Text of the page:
Aug 7, 2011

Anniston Army Depot converts Army’s M2s

Samuel Burnham, an Anniston Army Depot small arms repairer, overhauls an M2 machine gun, converting it to the new M2A1 variant.
ANNISTON ARMY DEPOT, Ala., Aug. 5, 2011 -- Anniston Army Depot is converting the Army’s inventory of M2 Flexible machine guns to a new variant, providing a constant stream of work for the installation’s Small Arms Repair Facility.

The variant, M2A1, has a fixed headspace, or distance between the face of the bolt and the base of the cartridge case, and timing, the weapon’s adjustment that allows firing when the recoil is in the correct position.
“In the past, every time a Soldier changed the barrel on the M2, the timing and headspace had to be changed as well. If that wasn’t done properly, the weapon could blow up,” said Sherry Young, a maintenance management specialist with the depot’s Directorate of Production Management, adding the fixed headspace and timing eliminates this risk to Soldiers.

During conversion, parts of the weapon that controlled the headspace and timing will be replaced with upgrades. Each weapon will also be overhauled by small arms repairers.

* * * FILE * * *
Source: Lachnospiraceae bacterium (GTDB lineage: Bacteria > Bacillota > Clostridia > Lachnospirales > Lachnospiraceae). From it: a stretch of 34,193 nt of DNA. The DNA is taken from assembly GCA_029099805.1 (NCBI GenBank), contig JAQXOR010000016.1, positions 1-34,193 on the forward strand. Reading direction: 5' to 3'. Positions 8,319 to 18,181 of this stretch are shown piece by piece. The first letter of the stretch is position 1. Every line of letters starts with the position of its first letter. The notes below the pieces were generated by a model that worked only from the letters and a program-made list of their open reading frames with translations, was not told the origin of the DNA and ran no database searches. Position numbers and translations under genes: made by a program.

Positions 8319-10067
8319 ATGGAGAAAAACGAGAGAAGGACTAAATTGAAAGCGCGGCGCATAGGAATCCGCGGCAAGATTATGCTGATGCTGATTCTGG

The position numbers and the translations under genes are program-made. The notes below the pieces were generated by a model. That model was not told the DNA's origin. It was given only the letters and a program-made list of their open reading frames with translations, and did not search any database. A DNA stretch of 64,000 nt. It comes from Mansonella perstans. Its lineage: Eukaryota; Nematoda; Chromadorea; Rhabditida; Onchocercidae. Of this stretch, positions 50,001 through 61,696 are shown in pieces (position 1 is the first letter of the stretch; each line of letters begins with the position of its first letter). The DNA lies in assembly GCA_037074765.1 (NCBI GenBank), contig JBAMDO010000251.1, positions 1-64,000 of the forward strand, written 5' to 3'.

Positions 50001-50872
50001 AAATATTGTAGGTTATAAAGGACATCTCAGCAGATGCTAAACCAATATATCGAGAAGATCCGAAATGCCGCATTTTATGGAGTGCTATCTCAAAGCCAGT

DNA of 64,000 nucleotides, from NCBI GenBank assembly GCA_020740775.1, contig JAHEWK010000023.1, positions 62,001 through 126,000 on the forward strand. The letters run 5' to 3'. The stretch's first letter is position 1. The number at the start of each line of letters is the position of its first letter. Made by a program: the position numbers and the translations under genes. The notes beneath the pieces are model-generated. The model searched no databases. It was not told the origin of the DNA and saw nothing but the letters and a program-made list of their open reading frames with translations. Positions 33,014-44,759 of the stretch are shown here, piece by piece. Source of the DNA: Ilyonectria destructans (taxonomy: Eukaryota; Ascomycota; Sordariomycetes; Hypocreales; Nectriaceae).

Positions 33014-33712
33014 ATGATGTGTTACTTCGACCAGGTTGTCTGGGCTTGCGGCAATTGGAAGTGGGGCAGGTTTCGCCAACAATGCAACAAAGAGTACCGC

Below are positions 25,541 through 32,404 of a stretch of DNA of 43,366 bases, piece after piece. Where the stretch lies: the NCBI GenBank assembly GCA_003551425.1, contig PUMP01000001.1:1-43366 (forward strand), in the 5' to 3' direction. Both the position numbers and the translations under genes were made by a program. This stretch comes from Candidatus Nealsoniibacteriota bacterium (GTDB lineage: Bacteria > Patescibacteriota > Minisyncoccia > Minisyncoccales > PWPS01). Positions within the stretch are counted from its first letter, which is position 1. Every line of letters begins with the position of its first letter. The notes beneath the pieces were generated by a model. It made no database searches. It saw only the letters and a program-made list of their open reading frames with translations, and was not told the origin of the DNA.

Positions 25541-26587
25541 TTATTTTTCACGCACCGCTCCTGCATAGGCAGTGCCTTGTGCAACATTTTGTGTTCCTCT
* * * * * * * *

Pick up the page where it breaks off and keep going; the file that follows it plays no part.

The biggest benefit in the change will be time given to the Soldiers who carry it.
“It only takes 30 seconds to change out the barrel on the M2A1 and you’re back in business. The M2 Flex version could take three to five minutes, depending upon your situation,” said Jeff Bonner, weapons division chief.
Bonner said this is the first major change to the M2 weapon system since the machine gun was fielded in the 1930s.

This fiscal year, the Small Arms Repair Facility expects to overhaul 1,700 M2 machine guns. An additional 3,600 are planned for fiscal year 2012 and the program is slated to continue for several more years.
“This is a lot of good work for the small arms facility,” said Bonner. “This work is going to last for several years.”
Approval for the conversion program included a pilot overhaul and conversion in February and March. In June, the first of the 1,700 weapons for fiscal year 11 were inducted.
Shortly after those weapons began the overhaul and conversion process, the shop instituted a lean event to standardize work procedures and improve the flow of work.

“The improvements employees are making will be compatible with the new building as well,” said Bonner, referring to the 83,385-square-foot Small Arms Repair Facility being constructed on the west side of the depot.
Plans are for small arms to move into their new building later this year.
“When we move into the new building, we will be able to pick everything up and the process flow will work the same in the new facility,” he said.
As part of the lean process, employees are finding the most efficient way to serialize certain parts. Several components on the M2A1 will have to be marked with serial numbers tying them to a particular weapon. 

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